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Waratahs secure statement win over Reds before Super Rugby Women finals

By AAP
Katrina Barker of the NSW Waratahs celebrates her try with teammates during the round five Super Rugby Women's match between NSW Waratahs and Queensland Reds at Allianz Stadium on April 12, 2024 in Sydney, Australia. (Photo by Cameron Spencer/Getty Images)

The Waratahs will enter the Super Rugby Women finals as overwhelming favourites for a fifth title after a 34-19 defeat of the Queensland Reds confirmed an unbeaten regular season.

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The NSW side had already secured first place on the ladder prior to Friday’s clash with their interstate rivals and will now host either the ACT Brumbies or Western Force in a home semi-final next Friday.

The loss at Allianz Stadium officially ends a disappointing campaign for last season’s runners-up, who managed just one win from five starts in 2024.

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If the Melbourne Rebels upset the Fijian Drua on Saturday, the perennial Super W heavyweights will finish the season in last place.

Mid-game leg injuries to prop Charli Jacoby and winger Dianne Waight did not help Queensland’s cause, with the Waratahs scoring shortly after each setback to rub salt into the wounds.

Jacoby managed to return in the second half, charging over for the Reds’ second try, but the visitors lost outside centre Georgina Friedrichs to yet another leg issue not long afterwards.

The Waratahs should have been further ahead than 17-7 at the main break but were clumsy shifting the ball.

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They opened the scoring in the first five minutes, overwhelming the Reds with their ruck speed to help Atasi Lafai burrow over.

Only three minutes later after Waight had gone down, Waratahs fullback Caitlyn Halse ripped the ball from replacement winger Alana Elisaia and streaked 60 metres down the left side to extend the advantage.

The Waratahs lost Kaitlan Leaney to a yellow card just before the break, the second-rower ordered off for lifting Lucy Thorpe in a dangerous tackle.

It proved the spark the Reds needed to get into the game, with Tiarna Molloy barging over to get the visitors on the board barely a minute later.

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Captain Cecilia Smith followed Jacoby onto the scoreboard and helped the Reds keep the heat on their highly-fancied hosts in the final 10 minutes.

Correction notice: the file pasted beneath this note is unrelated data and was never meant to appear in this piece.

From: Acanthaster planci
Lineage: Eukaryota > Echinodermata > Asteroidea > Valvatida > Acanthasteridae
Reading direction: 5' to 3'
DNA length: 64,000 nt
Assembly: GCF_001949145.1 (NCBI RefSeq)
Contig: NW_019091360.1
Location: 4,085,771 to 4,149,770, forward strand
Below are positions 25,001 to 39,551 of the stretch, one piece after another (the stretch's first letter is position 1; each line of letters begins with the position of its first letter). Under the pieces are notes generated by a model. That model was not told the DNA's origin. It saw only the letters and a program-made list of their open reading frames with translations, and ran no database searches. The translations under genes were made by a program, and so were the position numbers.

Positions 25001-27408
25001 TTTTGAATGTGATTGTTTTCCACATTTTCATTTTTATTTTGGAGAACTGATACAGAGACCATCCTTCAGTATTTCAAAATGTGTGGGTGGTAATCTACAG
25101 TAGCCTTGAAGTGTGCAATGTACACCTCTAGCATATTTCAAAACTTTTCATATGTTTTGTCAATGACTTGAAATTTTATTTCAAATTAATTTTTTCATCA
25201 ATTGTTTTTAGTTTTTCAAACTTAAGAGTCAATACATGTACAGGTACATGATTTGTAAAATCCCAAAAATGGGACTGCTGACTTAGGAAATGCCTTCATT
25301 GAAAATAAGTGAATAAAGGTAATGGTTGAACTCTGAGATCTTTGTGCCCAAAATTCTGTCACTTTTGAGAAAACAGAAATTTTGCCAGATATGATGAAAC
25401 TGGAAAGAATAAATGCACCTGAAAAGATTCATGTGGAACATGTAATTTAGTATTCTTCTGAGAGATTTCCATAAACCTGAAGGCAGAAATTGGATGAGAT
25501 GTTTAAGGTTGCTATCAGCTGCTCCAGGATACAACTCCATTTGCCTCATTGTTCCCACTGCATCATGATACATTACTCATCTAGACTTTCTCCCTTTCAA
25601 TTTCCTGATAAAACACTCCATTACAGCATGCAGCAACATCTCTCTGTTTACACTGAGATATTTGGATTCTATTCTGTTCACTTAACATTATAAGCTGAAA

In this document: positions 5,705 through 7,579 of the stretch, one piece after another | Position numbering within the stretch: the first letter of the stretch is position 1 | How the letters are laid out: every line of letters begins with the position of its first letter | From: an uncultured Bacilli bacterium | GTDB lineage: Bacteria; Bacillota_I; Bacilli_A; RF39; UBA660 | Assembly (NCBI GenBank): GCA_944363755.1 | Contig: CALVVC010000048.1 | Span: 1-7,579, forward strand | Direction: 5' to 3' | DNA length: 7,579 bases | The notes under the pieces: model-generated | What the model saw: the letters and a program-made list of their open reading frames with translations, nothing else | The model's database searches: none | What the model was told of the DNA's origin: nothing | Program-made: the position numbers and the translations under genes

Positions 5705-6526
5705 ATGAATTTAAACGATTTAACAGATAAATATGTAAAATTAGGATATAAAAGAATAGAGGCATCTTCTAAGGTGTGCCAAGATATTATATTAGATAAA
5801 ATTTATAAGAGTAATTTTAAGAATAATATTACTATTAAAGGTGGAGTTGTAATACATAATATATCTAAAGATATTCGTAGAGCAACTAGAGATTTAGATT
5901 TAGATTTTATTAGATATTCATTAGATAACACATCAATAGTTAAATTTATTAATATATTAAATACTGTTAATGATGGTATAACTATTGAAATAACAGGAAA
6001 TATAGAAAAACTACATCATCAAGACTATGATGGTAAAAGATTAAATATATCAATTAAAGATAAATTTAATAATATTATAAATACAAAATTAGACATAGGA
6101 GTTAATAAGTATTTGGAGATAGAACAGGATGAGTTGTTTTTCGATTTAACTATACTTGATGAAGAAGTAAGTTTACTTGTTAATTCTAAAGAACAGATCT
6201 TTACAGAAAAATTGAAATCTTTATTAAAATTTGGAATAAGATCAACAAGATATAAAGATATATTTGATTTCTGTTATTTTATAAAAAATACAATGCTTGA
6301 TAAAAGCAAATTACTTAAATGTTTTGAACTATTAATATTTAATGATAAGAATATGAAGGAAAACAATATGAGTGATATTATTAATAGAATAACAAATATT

But it was too little too late as inside centre Cheech Barker skipped through a hole on the left side to confirm the Waratahs’ win.

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Jon 1 hours ago
Why Sam Cane's path to retirement is perfect for him and the All Blacks

> It would be best described as an elegant solution to what was potentially going to be a significant problem for new All Blacks coach Scott Robertson. It is a problem the mad population of New Zealand will have to cope with more and more as All Blacks are able to continue their careers in NZ post RWCs. It will not be a problem for coaches, who are always going to start a campaign with the captain for the next WC in mind. > Cane, despite his warrior spirit, his undoubted commitment to every team he played for and unforgettable heroics against Ireland in last year’s World Cup quarter-final, was never unanimously admired or respected within New Zealand while he was in the role. Neither was McCaw, he was considered far too passive a captain and then out of form until his last world cup where everyone opinions changed, just like they would have if Cane had won the WC. > It was never easy to see where Cane, or even if, he would fit into Robertson’s squad given the new coach will want to be building a new-look team with 2027 in mind. > Cane will win his selections on merit and come the end of the year, he’ll sign off, he hopes, with 100 caps and maybe even, at last, universal public appreciation for what was a special career. No, he won’t. Those returning from Japan have already earned the right to retain their jersey, it’s in their contract. Cane would have been playing against England if he was ready, and found it very hard to keep his place. Perform, and they keep it however. Very easy to see where Cane could have fit, very hard to see how he could have accomplished it choosing this year as his sabbatical instead of 2025, and that’s how it played out (though I assume we now know what when NZR said they were allowing him to move his sabbatical forward and return to NZ next year, they had actually agreed to simply select him for the All Blacks from overseas, without any chance he was going to play in NZ again). With a mammoth season of 15 All Black games they might as well get some value out of his years contract, though even with him being of equal character to Richie, I don’t think they should guarantee him his 100 caps. That’s not what the All Blacks should be about. He absolutely has to play winning football.

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